We used to learn math in school. Us pupils used to solve difficult problems and calculations. Our teacher Smilja asked Piggy Nelly to stand up. Then she asked Nelly: “If ten thousand refugees enter Croatia in one day and, out of those ten thousand, three thousand go to Slovenia and five thousand to Hungary, how many refugees are left in Croatia?” Then Strongman Rino shouted from the back: “A whole bunch of them!” Teacher Smilja pointed her finger at him and shouted: “Shut up, Rino! I didn’t ask you, but Nelly!” Piggy Nelly said: “Two thousand refugees are left in Croatia!” The teacher said: “Well done, Nelly! That is correct!” Then that smartass Lidya said: “But, what is Croatia supposed to do with two thousand refugees?” Teacher Smilja told her: “That issue is not for the math class, but for natural and social studies class! Now we are dealing only with adding, subtracting and other calculations!”

Then I said from the back: „But, that’s a little heartless!“ Teacher Smilja wondered: “What’s heartless about that?” I said: “It’s heartless to use those poor refugees for calculations!” Then my friend Dino said: “That’s right! Refugees are people, too! And we treat them like numbers!” Teacher Smilja scratched her left ear. Then she said: “I agree! It does seem a bit inhumane! So, from now on, we won’t talk about people like they’re numbers. We’ll talk about numbers like they’re people! OK?”

Dino and I stared at the teacher confused. Then she asked Gay Sandra to the board. Everyone knows that Gay Sandra is a genius in math. Teacher Smilja asked her: “If ten thousand refugees enter Croatia in one day, and we know that they are mostly Syrians and Libyans, and if out of those ten thousand five thousand go to Slovenia and seven thousand go to Hungary, how many refugees are left in Croatia?” Gay Sandra first thought for a while. Then stared at the teacher like she didn’t understand a thing. The teacher asked: “Well?” Gay Sandra said: “Well, it turns out that more refugees left Croatia compared to how many of them came!” Teacher Smilja said: “I didn’t ask you how many of them came or went, but how many of them are left!” Gay Sandra said: “Well, none!” Teacher said: “Well done, Sandra! That’s correct!” Gay Sandra asked: “And who are those two thousand who left without entering?”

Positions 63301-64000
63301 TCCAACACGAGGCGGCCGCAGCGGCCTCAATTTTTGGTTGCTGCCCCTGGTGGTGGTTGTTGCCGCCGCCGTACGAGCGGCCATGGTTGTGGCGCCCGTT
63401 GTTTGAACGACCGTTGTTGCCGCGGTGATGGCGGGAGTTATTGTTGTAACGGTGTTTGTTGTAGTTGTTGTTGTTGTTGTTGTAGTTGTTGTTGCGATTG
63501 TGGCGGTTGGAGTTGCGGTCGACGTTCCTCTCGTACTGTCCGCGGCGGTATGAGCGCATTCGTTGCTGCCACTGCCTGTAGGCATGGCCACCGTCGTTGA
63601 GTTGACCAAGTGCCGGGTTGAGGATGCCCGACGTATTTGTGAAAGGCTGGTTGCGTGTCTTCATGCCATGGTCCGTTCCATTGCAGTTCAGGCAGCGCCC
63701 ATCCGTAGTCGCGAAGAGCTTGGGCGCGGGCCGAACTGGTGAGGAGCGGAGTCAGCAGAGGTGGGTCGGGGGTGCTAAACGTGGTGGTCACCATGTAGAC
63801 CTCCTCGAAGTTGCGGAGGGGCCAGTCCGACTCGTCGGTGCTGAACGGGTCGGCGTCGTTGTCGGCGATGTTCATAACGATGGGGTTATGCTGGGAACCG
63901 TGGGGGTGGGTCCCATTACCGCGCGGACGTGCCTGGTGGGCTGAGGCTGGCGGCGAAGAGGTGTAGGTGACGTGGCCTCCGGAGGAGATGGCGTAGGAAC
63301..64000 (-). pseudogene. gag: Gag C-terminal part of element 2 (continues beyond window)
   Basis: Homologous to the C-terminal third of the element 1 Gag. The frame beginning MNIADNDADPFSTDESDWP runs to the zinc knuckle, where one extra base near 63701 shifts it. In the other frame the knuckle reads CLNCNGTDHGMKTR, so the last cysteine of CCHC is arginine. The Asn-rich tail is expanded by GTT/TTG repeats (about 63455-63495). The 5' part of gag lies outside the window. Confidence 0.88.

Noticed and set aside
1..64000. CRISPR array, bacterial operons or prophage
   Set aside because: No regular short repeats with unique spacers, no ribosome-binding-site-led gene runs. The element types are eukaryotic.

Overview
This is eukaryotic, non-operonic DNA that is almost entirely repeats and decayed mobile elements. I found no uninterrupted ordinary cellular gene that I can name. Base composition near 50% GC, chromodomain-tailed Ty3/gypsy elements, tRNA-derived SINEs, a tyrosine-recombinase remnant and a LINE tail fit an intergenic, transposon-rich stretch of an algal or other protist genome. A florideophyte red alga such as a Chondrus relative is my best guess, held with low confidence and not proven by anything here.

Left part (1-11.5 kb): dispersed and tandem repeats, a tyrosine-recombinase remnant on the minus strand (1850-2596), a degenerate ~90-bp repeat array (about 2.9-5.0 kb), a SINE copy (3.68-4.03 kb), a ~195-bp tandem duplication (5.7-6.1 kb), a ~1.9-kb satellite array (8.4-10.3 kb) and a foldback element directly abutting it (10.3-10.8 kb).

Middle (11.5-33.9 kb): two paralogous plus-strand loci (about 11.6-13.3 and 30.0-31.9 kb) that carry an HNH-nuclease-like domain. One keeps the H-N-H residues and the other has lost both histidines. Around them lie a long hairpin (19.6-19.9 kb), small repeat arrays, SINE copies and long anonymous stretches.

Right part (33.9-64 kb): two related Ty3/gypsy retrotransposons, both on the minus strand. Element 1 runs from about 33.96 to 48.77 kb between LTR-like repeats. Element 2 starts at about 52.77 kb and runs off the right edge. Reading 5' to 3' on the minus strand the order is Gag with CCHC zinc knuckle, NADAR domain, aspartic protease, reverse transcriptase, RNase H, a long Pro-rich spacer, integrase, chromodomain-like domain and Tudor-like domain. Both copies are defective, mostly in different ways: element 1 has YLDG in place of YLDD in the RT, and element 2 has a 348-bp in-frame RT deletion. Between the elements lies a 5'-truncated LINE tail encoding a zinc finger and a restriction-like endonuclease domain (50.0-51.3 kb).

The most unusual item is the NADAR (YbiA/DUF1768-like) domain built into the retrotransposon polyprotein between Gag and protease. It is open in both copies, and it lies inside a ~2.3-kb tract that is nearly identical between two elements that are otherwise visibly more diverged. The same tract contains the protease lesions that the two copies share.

Teacher Smilja smiled in front of the board. Then she said: “That issue is not for the math class, but for natural and social studies class! Now we are dealing only with calculations! We are talking about numbers, and not their ethnic origin!” Gay Sandra asked: “What is ethnic origin?” Then Kane the Menace shouted: “You really are stupid, Sandra! The teacher is trying to tell you that those two extra thousand are Croats posing as Syrians and Libyans and running from the horrors of this country!” The teacher said: “Exactly, Kane! Although, that’s an issue for natural and social studies class!” Then I asked: “What about the Serbs?”

Everyone in the class turned towards me. Kane the Menace asked me: “What Serbs?” Teacher Smilja asked me: “What Serbs?” That little suck-up Niveska said: “My dad says that all Serbs in Croatia wouldn’t fill a single bus! So, statistically, there can only be a Serb and a half among those two thousand Croatians!” I said: “And my dad said that all refugees come to Croatia from Serbia!” Kane the Menace asked: “So what?” The teacher asked: “So what?” I said: “How many of those ten thousand refugees that enter Croatia are Serbs posing as Syrians and Libyans and running from the horrors of their country?”